RELEASE: Corrections Case Decision Won’t Stop Fight for Systemic Change

***For Immediate Release***
Monday, June 8, 2020

Contact: Magdalena Cazarez
Communications Director, Nebraska Appleseed
O: (402) 438-8853 ext 119
C: (402) 504-0074
mcazarez@neappleseed.org

Contact: Sam Petto
Communications Director, ACLU of Nebraska
O: (402) 476-8091 ext 104
spetto@aclunebraska.org

Corrections Case Decision Won’t Stop Fight for Systemic Change

LINCOLN, NE – In a ruling released today, U.S. District Judge Brian Buescher denied class certification in Sabata v. Frakes, a lawsuit challenging conditions in Nebraska’s overcrowded and understaffed corrections system, which imprisons Black Nebraskans and other Nebraskans of color at a rate grossly higher than that of white Nebraskans.

Judge Buescher wrote that he made the decision based on principles of federalism and out of reluctance to join as a class the cases of all incarcerated Nebraskans in the state prison system because individual medical needs “run the gamut,” suggesting systemwide changes cannot resolve failures to provide sufficient care. The decision is a legal setback for the parties who brought the case, including the ACLU of Nebraska, the ACLU National Prison Project, Nebraska Appleseed, the National Association of the Deaf, and the law firms DLA Piper and Rosen Bien Galvan & Grunfeld LLP.

David Fathi, lead counsel on the case and director of the ACLU National Prison Project, said the ruling was in part a win and in part a loss. The court noted that there are serious issues in Nebraska’s prison system and that plaintiffs were appropriate class representatives; however, the essential holding was that the court denied class certification to allow claims to be brought on behalf of the 5,600 Nebraskans incarcerated in the state system.

“Nebraska’s prison system is in crisis and remains the second most overcrowded in the country. It is rife with racial disparities that can’t be underemphasized in this moment. This ruling doesn’t change that,” Fathi said. “We see the crisis in the state’s inability or unwillingness to provide basic healthcare and disability accommodations. We see it in solitary confinement practices that put people back into our community more psychologically damaged than when they arrived. We will continue to review the decision and discuss next steps with our clients. As we have noted from the outset, the state has the power to fix this without court intervention. The time is now to enact smart justice reforms, improve access to healthcare and mental healthcare, reduce reliance on solitary confinement and provide basic accommodations for incarcerated Nebraskans who have special needs.”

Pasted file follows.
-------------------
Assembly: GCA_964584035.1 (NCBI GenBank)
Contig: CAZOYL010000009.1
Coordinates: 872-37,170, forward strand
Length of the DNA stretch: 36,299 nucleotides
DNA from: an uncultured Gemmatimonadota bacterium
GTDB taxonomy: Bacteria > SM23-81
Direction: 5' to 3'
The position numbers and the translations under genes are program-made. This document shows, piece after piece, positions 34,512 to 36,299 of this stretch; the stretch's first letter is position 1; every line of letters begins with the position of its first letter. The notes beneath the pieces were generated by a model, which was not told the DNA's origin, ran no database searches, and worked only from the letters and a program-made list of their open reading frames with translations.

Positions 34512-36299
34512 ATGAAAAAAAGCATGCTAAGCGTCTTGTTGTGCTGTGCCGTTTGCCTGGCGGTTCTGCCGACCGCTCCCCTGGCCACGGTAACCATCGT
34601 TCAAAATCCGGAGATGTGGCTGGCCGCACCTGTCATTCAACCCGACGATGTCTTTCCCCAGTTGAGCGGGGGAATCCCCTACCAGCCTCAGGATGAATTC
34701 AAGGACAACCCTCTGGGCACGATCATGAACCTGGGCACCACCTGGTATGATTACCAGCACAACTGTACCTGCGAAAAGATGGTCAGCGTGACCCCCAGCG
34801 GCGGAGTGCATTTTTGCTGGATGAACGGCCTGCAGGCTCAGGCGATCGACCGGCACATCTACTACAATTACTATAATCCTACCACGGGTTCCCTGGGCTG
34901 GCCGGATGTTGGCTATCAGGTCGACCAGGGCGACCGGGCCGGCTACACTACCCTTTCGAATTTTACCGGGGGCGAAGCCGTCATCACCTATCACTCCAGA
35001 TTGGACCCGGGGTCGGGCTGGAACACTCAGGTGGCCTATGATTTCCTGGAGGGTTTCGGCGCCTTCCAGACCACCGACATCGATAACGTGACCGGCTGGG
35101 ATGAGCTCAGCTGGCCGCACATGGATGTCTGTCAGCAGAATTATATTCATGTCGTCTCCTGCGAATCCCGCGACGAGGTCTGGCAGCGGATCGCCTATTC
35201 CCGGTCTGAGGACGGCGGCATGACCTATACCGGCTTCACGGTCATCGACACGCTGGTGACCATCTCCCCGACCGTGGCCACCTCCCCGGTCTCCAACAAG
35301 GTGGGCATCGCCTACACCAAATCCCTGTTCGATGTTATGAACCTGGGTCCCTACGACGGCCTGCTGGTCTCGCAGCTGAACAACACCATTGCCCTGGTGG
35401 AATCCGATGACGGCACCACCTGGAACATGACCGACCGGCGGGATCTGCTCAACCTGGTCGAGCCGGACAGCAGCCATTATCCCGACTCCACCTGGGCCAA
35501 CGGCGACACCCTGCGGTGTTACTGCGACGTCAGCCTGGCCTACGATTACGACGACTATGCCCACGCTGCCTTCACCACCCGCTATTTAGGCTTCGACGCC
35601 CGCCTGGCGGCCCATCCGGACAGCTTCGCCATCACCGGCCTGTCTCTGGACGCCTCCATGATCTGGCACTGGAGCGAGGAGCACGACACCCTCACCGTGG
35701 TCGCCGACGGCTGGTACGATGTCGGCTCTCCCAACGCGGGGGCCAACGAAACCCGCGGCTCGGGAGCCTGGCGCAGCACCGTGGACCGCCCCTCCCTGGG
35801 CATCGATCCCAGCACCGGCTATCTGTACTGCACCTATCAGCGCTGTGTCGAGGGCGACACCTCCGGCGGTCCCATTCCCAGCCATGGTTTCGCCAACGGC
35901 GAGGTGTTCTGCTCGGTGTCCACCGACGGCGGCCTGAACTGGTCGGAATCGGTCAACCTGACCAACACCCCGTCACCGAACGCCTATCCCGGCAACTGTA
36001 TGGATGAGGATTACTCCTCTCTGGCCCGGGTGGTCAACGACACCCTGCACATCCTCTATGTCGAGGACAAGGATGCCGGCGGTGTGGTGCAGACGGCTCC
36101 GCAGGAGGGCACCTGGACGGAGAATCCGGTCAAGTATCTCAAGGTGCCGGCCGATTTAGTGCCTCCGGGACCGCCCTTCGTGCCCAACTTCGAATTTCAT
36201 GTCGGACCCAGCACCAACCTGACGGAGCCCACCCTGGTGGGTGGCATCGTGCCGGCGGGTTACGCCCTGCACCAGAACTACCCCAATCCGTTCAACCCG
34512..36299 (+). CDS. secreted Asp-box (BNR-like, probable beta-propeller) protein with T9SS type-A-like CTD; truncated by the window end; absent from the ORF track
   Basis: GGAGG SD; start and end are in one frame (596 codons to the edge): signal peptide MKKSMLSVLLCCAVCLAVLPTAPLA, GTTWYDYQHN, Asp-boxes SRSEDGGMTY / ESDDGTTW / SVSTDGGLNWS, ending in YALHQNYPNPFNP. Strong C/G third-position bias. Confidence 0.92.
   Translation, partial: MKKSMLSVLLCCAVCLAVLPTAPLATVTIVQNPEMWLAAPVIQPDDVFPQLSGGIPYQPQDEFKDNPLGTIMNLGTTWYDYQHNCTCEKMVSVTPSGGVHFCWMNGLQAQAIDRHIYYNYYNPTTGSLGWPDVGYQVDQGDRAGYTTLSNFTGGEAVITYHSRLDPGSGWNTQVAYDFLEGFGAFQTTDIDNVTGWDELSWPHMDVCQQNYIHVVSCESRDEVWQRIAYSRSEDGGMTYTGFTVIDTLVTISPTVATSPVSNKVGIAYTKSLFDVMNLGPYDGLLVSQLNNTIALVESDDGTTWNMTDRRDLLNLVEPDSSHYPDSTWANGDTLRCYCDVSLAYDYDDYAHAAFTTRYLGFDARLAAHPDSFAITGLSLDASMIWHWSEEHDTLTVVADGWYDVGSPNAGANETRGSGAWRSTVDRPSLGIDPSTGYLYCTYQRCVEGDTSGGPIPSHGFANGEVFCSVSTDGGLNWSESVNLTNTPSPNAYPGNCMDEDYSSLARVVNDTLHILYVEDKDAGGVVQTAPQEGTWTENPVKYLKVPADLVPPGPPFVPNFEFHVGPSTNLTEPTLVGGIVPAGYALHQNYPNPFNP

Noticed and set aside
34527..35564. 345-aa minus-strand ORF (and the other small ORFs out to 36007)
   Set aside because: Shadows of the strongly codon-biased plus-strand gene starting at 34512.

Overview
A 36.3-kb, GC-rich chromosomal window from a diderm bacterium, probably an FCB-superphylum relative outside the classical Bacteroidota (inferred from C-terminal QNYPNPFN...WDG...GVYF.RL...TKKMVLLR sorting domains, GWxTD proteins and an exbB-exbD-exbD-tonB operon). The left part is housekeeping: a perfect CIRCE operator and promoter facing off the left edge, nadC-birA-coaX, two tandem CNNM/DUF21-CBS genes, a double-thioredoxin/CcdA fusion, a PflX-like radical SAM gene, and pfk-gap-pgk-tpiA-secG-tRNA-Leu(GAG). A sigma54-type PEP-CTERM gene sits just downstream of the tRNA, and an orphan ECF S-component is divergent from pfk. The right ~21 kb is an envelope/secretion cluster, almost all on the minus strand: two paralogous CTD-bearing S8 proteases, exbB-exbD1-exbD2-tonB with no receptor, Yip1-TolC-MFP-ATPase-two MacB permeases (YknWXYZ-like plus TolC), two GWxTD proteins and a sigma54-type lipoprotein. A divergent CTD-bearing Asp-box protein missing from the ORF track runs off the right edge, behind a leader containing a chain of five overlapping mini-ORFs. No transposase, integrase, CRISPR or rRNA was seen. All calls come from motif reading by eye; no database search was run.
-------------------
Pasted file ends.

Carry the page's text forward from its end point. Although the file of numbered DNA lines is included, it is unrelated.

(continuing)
On behalf of 11 named plaintiffs, Sabata v. Frakes argues that Nebraskans who are incarcerated are being deprived of critical medical and mental healthcare, suffering serious harm through overuse of solitary confinement, and being discriminated against because of disabilities, violating the Eighth Amendment of the U.S. Constitution, the Americans with Disabilities Act (ADA) and the Rehabilitation Act.

Danielle Conrad, executive director of the ACLU of Nebraska, said that today’s ruling is disappointing and impacts all Nebraskans, but especially Nebraskans of color and all those joining them in recent days to call for an end to systemic racism in policing and corrections.

“This case has always been about mass incarceration, racial justice and disability rights – and it’s also about basic humanity in a system that touches every corner of the state,” Conrad said. “We were asking for disability accommodations and a basic level of healthcare that’s required by law. The disappointing fact is that now we have one less tool to fight for those basic human rights, but Nebraskans can rest assured we won’t stop fighting.”

Robbie McEwen, legal director of Nebraska Appleseed, similarly expressed disappointment in today’s ruling and stressed that the ruling does not mean there are not serious problems within Nebraska’s prison system.

“We are disappointed Judge Buescher did not find that the pervasive systemic deficiencies within the Nebraska Department of Correctional Services are issues that the federal court system should help resolve,” McEwen said. “Our clients, and all potential class members, continue to face serious and avoidable risks of harm on a daily basis because of our broken prison system. We are evaluating all of our options as a legal team.”

Nebraska’s criminal legal system continues to have a disproportionate impact on people of color and those with a mental health diagnosis.

  • Currently, more than one in four Nebraskans who are incarcerated are Black, even though just 5% of Nebraskans are Black.
  • Native American adults are imprisoned at a rate nine times higher than white adults in Nebraska.
  • According to a 2015 analysis, people with mental health and substance abuse disorders made up 82% of the Nebraska prison population.

Nebraska has one of the most overcrowded prison systems in the nation. The state is now only a month away from a deadline in state law that will formally establish a prison overcrowding emergency. The emergency is intended to begin the process of reducing Nebraska’s prison population to 140% of design capacity.

As of the Department of Correctional Services’ latest report, facilities averaged more than 5,600 occupants – more than 158% of design capacity. One facility is at more than 325% of design capacity.

Learn more: ACLU Blueprint for Smart Justice.

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